“It sets out a clear vision for building cyber expertise in all parts of the country, strengthening our offensive and defensive capabilities and ensuring the whole of society plays its part in the UK’s cyber future, and comes with record funding to match,” said Barclay.

Practical steps sees the government announcing a new “Cyber Explorers” online training platform to help teach young people cyber skills in classrooms.

It is also taking steps to improve diversity in the cyber workforce through a new adult scheme which will ensure that people from all backgrounds have access to these high skill, high priority jobs.

In addition, a new “Royal Charter” for the UK Cyber Security Council has been approved by the Queen, which will help improve cyber careers and bring the cyber workforce into line with other professional occupations like engineering.

And the government said that funding for “these growth and skills programmes will be reoriented away from large, often London-based initiatives to a regionally delivered model which will mean more jobs and better opportunities for people across the UK.”

The strategy also sets out the Government’s plan to keep citizens safe in cyberspace and stamp out cyber crime by:

  • Bolstering law enforcement with significant funding so that they can ramp up their targeting of criminals;
  • Increasing investment in the National Cyber Force which represents the UK’s offensive capability to counter, disrupt, degrade and contest those who would do harm to the UK and its allies;
  • Expanding GCHQ’s National Cyber Security Centre’s research capabilities, including the new applied research hub in Manchester;
  • Implementing the Product Security and Telecommunications Infrastructure Bill to enforce minimum security standards in all new consumer smart products; and
  • Investing in public sector cyber security to ensure that key public services remain resilient to evolving threats and can continue to deliver for citizens who need them.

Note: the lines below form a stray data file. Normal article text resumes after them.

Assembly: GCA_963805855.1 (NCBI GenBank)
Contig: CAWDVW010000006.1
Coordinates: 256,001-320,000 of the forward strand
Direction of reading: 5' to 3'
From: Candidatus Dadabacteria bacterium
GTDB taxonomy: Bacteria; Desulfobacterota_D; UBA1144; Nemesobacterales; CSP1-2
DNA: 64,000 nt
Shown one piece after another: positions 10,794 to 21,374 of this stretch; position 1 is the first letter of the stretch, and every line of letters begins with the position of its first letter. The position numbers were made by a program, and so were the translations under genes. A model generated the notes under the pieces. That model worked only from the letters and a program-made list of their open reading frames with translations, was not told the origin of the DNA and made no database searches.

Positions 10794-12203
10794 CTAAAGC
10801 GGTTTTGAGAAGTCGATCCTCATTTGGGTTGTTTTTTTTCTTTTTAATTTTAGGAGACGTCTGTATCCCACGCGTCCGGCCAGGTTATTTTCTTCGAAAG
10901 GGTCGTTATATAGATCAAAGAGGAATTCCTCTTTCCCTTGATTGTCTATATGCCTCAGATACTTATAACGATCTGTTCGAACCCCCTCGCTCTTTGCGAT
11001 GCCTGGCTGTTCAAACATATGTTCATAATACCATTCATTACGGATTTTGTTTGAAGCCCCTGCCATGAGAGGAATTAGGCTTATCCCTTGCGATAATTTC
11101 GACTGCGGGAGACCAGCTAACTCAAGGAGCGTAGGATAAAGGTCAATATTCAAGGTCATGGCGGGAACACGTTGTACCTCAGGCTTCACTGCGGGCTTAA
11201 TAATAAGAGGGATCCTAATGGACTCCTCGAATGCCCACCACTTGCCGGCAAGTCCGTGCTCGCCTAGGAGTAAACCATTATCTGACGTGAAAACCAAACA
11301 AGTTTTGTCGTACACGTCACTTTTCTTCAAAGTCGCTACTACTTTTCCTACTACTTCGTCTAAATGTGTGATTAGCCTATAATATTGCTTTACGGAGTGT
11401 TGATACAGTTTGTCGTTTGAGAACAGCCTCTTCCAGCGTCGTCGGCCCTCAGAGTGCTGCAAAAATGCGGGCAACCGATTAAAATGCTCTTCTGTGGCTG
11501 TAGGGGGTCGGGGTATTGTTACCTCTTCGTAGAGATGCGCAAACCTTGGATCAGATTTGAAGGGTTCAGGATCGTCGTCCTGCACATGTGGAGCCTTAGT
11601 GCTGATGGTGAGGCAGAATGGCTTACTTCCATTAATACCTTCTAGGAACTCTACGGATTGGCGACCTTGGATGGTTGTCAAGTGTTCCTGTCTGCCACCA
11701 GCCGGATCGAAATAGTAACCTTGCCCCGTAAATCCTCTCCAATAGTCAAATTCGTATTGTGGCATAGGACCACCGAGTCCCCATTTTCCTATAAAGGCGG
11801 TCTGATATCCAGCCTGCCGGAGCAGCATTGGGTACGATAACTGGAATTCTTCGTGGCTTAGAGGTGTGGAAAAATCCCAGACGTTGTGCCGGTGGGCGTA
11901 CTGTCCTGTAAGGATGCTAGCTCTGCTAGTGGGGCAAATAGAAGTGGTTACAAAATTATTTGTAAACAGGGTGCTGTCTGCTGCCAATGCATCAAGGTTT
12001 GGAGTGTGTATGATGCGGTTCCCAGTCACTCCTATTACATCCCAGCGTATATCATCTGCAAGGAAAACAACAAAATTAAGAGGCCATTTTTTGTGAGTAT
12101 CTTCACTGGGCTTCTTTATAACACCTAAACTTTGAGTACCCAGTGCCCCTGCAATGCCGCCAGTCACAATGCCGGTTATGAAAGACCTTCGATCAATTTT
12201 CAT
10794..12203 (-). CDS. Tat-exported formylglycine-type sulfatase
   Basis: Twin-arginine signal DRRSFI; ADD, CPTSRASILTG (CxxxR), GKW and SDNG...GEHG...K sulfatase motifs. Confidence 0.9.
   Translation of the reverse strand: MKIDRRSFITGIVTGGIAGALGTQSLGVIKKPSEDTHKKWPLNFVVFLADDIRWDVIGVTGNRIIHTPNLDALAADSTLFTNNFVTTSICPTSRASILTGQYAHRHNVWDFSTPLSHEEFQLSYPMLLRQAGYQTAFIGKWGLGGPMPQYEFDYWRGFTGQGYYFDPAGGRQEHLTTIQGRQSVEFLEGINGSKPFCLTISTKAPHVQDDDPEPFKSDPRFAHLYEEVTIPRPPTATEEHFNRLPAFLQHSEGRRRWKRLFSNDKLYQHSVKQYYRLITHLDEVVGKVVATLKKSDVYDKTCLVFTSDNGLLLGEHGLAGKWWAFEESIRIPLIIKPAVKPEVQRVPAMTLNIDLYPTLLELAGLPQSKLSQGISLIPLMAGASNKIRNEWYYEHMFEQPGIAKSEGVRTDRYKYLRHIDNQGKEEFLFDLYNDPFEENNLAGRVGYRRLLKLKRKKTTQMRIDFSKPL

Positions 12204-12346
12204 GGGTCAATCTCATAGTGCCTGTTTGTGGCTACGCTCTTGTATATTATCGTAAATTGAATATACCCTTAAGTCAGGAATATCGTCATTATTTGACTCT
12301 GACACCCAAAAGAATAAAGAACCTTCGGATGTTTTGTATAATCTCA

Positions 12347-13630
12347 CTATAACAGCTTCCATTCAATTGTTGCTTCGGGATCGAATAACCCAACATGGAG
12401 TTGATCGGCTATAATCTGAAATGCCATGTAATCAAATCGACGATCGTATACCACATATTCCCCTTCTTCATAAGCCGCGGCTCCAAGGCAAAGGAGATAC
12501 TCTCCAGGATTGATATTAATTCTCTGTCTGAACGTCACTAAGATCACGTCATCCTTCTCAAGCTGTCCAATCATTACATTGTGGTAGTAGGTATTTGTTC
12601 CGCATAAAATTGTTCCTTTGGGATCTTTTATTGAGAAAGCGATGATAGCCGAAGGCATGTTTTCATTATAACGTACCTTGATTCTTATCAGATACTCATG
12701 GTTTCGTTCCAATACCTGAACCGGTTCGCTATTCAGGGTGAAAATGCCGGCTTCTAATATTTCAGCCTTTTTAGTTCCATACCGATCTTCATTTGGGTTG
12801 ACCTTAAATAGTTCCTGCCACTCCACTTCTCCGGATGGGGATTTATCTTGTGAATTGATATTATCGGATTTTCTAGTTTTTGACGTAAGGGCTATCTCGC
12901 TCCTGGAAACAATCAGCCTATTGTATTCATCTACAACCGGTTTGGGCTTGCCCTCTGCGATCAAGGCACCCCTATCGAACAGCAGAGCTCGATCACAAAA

“Cybercrime ruins lives and facilitates further crimes such as fraud, stalking, and domestic abuse,” said Priti Patel, the Home Secretary. “Billions of pounds are lost each year to cybercriminals who steal or hold personal data to ransom and who disrupt key public services or vital sectors of the national economy.”

“This strategy will significantly improve the Government’s response to the ever-changing threat from cybercrime and strengthen law enforcement’s response in partnership with NCSC and the National Cyber Force,” said the Home Secretary. “We all have a part to play in protecting ourselves from cybercrime. It is important that as a society, we take this threat seriously.”

“As we continue to face threats in cyberspace, it is essential that we continue to adapt, innovate, partner and succeed against evolving aggressive activity,” added Commander of Strategic Command General Patrick Sanders.

“The National Cyber Strategy builds on the country’s strong foundations in cyber security that GCHQ’s work has been part of, particularly through the NCSC,” noted Sir Jeremy Fleming, Director GCHQ.

“But it goes beyond that. It brings together the full range of cyber activities, from skills to communities, and to the use of offensive cyber capabilities through the newly established National Cyber Force,” he said.

“It shows how the UK can build capacity across the country to continue to prosper from the opportunities of cyberspace,” said Fleming. “And, as a leading responsible cyber power, can build alliances with democratic partners around the world to protect a free, open and peaceful cyberspace.”

Tom Jowitt

Tom Jowitt is a leading British tech freelancer and long standing contributor to Silicon UK. He is also a bit of a Lord of the Rings nut...